Gene’s zest for philanthropy has seen him support schools, hospitals, orphanages and self-help programs in Africa, Lithuania, and Haiti. And of course, right here at home Gene has contributed so much to breaking the cycle of poverty, including establishing affordable housing for the homeless and safe shelters for survivors of domestic violence.

Eighty-six years old and Gene is still going strong, a real inspiration for all of us!

Backpack Food Programs

backpacksAs we approach the school year, children living on reservations face rumbling bellies that can interfere with their education.Children attending the Takini School on the Cheyenne River Sioux Reservation face 30 mile bus rides to and from school and 3-day weekends (the Takini School has a four-day school week) without enough provisions to last each meal, much less any snacks.These rural communities stretching on the miles of reservation in Ziebach County, Wyoming sadly boasts the highest child poverty rate in the United States.

Without your support and the backpack food program supported by Christian Relief Services, these impoverished children would face no reprieve on the weekends or long bus rides from their hunger pangs.School is such a gift – and truly a necessity in the world today – but how can children study if they are distracted by their empty tummies?To keep these children fed and healthy, it only takes a small gift – or a commitment to supporting a child through our Running Strong for American Indian Youth® program all year round by becoming a monthly giver online through our secure server.

Stories like Nadine’s (told below) are not unique – they are the tragic stories of communities embedded in cycles of harsh poverty with no accessible stores or resources to help them.Except for Christian Relief Service’s backpack food program.

My name is Nadine.I’m the parent of six children who are enrolled at Takini School from kindergarten to the sophomore class.Since its inception, the backpack program has really helped a lot of us parents in providing snacks for our kids.A lot of us are low income, considered poverty-level.For me as a parent trying to make my food dollars stretch, it’s pretty tough.The kids really do watch their backpacks and keep an eye on each other’s stuff.Mostly it’s nutritious for them too and they can heat up things in the microwave.It’s really helped me as a parent because I’ve had hard times living out here in a rural area.Our nearest store is 27-30 miles away, just to go there for a loaf of bread and peanut butter and jelly is really a trip—almost40 dollars in gas.For these kids to take this stuff home on weekends really helps.I know a lot of the kids depend on the program and they look forward to it.It’s something that they cherish because some of them drive from here to Eagle Butte to get home.On that bus ride home I know they are hungry and tired.This backpack helps us make due for our kids.It has really helped the families a lot.We really are grateful.I know a lot of parents are.It’s a gift for us because we have it hard you know, so thank you very much. – Takini School Mother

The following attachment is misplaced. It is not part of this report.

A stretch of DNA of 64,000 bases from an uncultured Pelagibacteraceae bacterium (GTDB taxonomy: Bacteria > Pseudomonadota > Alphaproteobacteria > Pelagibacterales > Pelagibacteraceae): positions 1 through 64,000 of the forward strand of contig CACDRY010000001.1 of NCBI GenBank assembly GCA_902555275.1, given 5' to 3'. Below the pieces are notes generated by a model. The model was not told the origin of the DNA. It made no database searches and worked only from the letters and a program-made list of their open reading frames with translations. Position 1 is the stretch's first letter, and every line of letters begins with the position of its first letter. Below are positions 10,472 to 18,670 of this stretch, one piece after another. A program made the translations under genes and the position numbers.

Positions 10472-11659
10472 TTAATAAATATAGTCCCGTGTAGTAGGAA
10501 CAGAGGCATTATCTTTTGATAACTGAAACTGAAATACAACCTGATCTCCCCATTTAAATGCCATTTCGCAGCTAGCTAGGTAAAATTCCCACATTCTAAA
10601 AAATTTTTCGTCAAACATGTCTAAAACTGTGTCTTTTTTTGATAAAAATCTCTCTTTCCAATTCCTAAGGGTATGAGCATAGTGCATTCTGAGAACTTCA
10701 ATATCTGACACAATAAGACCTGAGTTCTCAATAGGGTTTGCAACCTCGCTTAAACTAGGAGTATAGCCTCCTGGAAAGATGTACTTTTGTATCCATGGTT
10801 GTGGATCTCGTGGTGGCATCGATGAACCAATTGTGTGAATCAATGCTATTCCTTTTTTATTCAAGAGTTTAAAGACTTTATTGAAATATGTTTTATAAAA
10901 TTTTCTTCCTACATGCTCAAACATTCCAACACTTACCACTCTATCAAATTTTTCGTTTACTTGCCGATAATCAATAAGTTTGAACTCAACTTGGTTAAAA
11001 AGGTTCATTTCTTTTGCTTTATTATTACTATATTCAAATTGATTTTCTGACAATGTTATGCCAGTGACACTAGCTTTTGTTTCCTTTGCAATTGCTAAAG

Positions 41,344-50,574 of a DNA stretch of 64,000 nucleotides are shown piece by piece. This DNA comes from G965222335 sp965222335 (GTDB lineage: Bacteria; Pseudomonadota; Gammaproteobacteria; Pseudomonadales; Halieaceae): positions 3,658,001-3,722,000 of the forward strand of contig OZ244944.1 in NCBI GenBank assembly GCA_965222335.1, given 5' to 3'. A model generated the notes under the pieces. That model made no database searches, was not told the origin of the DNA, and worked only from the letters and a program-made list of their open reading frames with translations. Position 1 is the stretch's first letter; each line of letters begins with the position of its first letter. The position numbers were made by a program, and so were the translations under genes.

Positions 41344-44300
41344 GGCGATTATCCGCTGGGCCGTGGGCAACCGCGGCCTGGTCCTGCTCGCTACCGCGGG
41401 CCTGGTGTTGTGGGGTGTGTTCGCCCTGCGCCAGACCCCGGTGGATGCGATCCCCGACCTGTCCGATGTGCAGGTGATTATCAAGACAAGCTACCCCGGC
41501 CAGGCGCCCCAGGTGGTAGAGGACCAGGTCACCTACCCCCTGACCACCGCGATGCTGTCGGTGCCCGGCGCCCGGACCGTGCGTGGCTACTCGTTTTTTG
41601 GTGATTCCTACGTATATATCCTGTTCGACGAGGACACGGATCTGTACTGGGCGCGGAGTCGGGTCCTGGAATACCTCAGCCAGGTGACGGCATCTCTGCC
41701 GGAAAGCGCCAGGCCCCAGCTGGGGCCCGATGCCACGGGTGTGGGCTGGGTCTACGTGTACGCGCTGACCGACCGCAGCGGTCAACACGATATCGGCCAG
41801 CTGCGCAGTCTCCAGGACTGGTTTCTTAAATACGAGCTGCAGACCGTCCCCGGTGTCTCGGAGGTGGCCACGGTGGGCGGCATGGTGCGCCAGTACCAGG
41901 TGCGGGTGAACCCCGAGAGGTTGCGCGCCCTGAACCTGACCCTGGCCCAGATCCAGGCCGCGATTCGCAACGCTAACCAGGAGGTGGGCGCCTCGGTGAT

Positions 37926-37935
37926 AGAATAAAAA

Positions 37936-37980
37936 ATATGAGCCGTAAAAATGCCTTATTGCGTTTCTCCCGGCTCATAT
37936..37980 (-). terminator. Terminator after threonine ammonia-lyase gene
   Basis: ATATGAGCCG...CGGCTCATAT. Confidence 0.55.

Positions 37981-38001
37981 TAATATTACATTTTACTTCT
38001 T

Toys for Tribes

Every year Running Strong strives to bring comfort and joy to Native families on reservations. Thanks to your generosity, we were able to make the holidays very special for thousands of American Indian children. The 2013 Toys for Tribes program was an even bigger success than in 2012. Thanks to your support, Running Strong was able to provide 2,400 toys to about 2,000  American Indian youngsters on the Cheyenne River and Pine Ridge reservations this past Christmas! Thank you for helping us spread joy to these little boys and girls.

You Helped Us Provide:

❆ 1,500 food boxes
❆ 1,950 blankets
❆ 5,500 coats with hoods
❆ 2,675 hats
❆ 2,675 scarves
❆ 2,675 hats

Northern Virginia

Housing ProgramsVirginia the 9th most expensive state in the nation for rental housing costs.

According to Out of Reach 2013, “housing costs vary across the nation, but the lack of affordable housing affects low-wage workers in all corners of the country. In order to close the gap between the demand for affordable housing and the supply, we would need to add 4.5 million units affordable to ELI households. This is not an unattainable goal.

The 2013 Housing Wage is $18.79, exceeding the $14.32 hourly wage earned by the average renter by almost $4.50 an hour, and greatly exceeding wages earned by low income renter households.”

Out of Reach 2013, was released by the National Low Income Housing Coalition (NLIHC), a Washington, DC-based housing advocacy group. To access the entire report, click on the link http://nlihc.org/oor/2013

Click for more information on Christian Relief Services’ Housing Programs.

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Safe Places

safeAlice* had been waiting for months for the perfect moment for her to escape her abuser. She had her car packed ahead of time with as many clothing items as she could fit. When her husband left for work she gathered her four young children and headed north from Georgia to Virginia.

Alice arrived at a domestic violence shelter in Fairfax County where she spent about two months. After being controlled by her abuser for over seven years, she decided it was time for her and her children to be free. While in the shelter, Tammy secured full-time employment, worked with the Office for Children to secure child-care for her children, and enrolled her oldest child in the local elementary school.